Review staff writer
The ‘Cats competed in a dual swim meet against The College of Idaho on Nov. 15. The women won the meet, 122 to 69 points.
The 200 freestyle relay team came in first with a time of 1 minute, 48.90 seconds.
Freshman swimmer Melany Krill stood out in the competition, cutting up the water in the women’s 100 freestyle with enough efficiency to finish in first place. Her time was 1:04.76.
She also placed second in the 50 freestyle with a time of 29.85.
Krill said she usually swims short distances; she typically competes in the 50 freestyle, 200 individual medley, 200 medley relay and the 400 medley relay. Her personal best is 26.5 in the 50 freestyle.
With such rapid times, it is no wonder why Krill chose swimming.
“I like how the water is so cold when you first dive in,” Krill said. “And that pushes me in my events, and it doesn’t hurt that I don’t get bored swimming.”
Perhaps it is because she never tires of swimming that she is constantly able to discover new things about the technical aspects of swimming.
“I am not by any means a ‘learned’ swimmer; actually, I think I may be the worst on the team,” she said. “The other people on the team know more about swimming than me, and I attribute this to the mere fact that they are older and have been competing in this sport longer than I have.”
The women’s team participated in the Northwest Invitational on Nov. 21-22 and placed sixth with 315 points.
Junior Christine Nakamura, who came in ninth out of 49 swimmers in the women’s 200 yard freestyle, was a standout performer. Nakamura finished with a time of 2:07.91, just ten milliseconds behind senior Rose Hollingsworth, who came in fifth with a time of 2:07.81.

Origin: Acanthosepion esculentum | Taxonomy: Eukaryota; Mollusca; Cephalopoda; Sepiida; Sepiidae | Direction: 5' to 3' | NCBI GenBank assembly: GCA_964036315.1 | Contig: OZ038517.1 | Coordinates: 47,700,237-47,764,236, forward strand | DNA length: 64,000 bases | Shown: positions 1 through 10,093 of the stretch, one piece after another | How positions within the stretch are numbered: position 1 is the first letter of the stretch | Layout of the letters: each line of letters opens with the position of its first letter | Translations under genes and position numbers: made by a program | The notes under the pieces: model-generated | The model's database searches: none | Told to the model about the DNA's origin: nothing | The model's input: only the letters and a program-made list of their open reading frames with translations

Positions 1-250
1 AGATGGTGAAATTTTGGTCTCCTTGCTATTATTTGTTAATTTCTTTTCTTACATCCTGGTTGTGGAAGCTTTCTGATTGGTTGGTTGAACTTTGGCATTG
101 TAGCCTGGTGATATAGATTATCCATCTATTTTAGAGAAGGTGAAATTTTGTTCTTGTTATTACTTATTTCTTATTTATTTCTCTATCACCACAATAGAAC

Hollingsworth has been swimming on and off since she was 5 years old. To Hollingsworth, it is not the length of time a person has been swimming, but the possession of a general awareness of what is going on around him or her that is important.
“It is more important that you are a hard worker,” Hollingsworth said. “Hard work in regard to swimming means that you have a willingness to push yourself at all nine practices each and every week, and you are doing your best on every single event that you have to swim, and then being the fastest is not as important. After all, there is a difference between raw, natural talent and the willingness to work for it, for what you want.”
Some expectations for the women’s swim team are that they will continue to work hard at lowering their times.
After head coach Gary Gutierrez reviewed the women’s stats and record book, he said he believes the ‘Cats have a good shot at placing higher at the coming dual-meet against Pacific Lutheran University. The meet is scheduled for Jan. 17, 2009.
Gutierrez said that with more practice, the team should score more points at the NWC Championships than they have in previous years.
With more hard work in the pool and a little bit of luck, Gutierrez’s predictions could become an actuality.